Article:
The Illusion of Impossibility by Simon Aronson
By Joshua Jay - Wednesday, April 15, 2020
In this blog I share excerpts from Magic in Mind, a free magic book of essays all around magic theory. Simon Aronson, my dear friend and teacher, passed away in 2019, and so I’ve chosen to share his contribution in this third installment. It remains one of his shorter, but most enduring essays. “There is a world of difference between a spectator’s not knowing how something’s done versus his knowing that it can’t be done.” This simple, beautiful turn-of-phrase forms the foundation of Simon Aronson’s definition of magic—a definition that points to an ideal of deeply impossible material that the spectator completely understands but cannot comprehend.
The essence of magic is “doing the impossible.” The “doing” is accomplished by the performer, but the “impossible” must ultimately be supplied by the audience.
That one has witnessed the impossible is a conclusion, a judgment, a determination that must be reached by each spectator — and this requires the active participation of a spectator’s senses and his mind. A spectator must first be convinced that he is aware of all that has happened: that he has been attentive, that he’s followed everything, that nothing has escaped his notice.
That conviction will then be contrasted against the spectator’s awareness of the laws of nature and the laws of logic — laws which he “knows” like the back of his hand. The resulting dichotomy is the determination of impossibility: he knows what has just happened, and yet also knows that it cannot happen, that it defies the controlling laws that govern our world. And yet, you did it.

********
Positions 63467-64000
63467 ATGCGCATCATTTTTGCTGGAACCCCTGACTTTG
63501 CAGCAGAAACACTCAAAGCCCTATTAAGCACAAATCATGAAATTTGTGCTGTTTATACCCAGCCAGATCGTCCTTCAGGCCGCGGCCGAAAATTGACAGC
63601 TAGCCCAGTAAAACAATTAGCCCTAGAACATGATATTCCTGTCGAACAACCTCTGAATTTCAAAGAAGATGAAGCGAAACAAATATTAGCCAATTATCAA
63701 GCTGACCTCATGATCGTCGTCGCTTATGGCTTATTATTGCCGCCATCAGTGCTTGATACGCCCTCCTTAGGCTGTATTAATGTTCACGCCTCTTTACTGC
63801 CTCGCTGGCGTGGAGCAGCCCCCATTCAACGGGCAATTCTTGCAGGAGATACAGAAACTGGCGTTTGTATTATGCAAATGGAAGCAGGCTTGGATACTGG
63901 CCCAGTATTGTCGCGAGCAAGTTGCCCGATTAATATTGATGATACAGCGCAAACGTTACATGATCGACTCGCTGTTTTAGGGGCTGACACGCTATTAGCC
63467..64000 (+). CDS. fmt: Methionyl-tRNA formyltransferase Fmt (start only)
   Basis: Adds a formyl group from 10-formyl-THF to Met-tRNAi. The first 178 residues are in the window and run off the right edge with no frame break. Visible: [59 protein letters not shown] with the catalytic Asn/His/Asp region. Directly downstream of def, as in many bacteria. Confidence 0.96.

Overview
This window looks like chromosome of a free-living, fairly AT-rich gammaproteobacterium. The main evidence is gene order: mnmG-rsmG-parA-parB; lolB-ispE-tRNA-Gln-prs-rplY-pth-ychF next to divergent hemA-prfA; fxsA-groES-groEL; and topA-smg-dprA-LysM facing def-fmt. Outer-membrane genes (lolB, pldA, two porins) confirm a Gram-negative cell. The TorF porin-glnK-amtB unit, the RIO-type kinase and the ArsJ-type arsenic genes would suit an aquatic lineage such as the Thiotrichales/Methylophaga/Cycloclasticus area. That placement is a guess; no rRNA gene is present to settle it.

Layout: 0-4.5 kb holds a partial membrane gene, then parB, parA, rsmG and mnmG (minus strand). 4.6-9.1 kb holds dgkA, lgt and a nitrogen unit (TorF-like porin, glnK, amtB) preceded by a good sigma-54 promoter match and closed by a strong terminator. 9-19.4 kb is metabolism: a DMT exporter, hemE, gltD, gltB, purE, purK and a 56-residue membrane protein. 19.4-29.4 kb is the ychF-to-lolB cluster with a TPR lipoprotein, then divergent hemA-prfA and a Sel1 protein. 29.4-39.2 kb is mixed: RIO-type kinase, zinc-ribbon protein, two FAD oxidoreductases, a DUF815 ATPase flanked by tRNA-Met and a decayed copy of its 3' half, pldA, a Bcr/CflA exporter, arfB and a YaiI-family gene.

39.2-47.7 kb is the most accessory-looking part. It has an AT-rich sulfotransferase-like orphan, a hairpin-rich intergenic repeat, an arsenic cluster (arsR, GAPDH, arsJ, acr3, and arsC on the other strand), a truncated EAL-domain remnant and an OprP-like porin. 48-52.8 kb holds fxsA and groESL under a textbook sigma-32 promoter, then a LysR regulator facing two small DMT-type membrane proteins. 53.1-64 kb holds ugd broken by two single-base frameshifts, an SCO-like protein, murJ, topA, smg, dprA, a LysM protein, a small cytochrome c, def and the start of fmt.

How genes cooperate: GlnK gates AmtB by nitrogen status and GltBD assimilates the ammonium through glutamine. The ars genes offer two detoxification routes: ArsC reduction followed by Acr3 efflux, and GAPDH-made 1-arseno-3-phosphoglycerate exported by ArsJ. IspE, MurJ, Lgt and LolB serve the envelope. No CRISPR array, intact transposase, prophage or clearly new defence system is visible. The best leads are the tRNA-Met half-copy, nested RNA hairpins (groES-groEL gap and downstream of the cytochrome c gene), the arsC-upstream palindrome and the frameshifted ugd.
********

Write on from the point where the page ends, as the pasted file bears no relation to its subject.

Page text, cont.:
A magician’s paramount goal is to manipulate the spectator’s mind and senses to bring about this state of impossibility. You’ll deceive him in any way you can, but you must produce both components, or else the magic will be lost. If the spectator feels he’s missed something, or that you’re “quicker than his eye,” or that something was confusing, then he will not reach the certainty, the absolute conviction, that he knows what happened. Alternatively, even when he’s convinced that he’s carefully followed everything, if he thinks the subject matter is beyond his ken, that it’s susceptible of some kind of scientific explanation (even if he himself can’t articulate it) — indeed, if he believes there’s still any room for possible theorizing — he will not reach the conclusion of impossibility. The magician must affirmatively raise and destroy any hypothetical solution which the spectator might be likely to consider. The spectator must be actively engaged, so that his own mind and senses together eliminate even the possibility that — let alone any explanation of how — the effect could have taken place. There is a world of difference between a spectator’s not knowing how something’s done versus his knowing that it can’t be done.
The performance of magic today attempts to accomplish much: entertainment; the creation of beauty; the audience’s personal engagement and involvement; the creation of a memorable, unique persona or character; the display of skill, of artistry. All of these are laudable goals. They are certainly necessary if the art of magic is to survive in a competitive, demanding, fast-paced world. But they should not overpower or distract from the illusion of impossibility.
The art of magic is limitless. Our creations can be as clever as our intellect, as subtle as our imagination, and as devilish as our will to deceive. The feeling of impossibility is a fragile, ephemeral goal; when achieved, it is transitory, lasting only for an instant. But that sense of impossibility will long be remembered as a uniquely magical moment. It is an ideal for us to strive for in the creation of magical effects. To paraphrase the philosophers, “the impossible is as wonderful as it is rare.”
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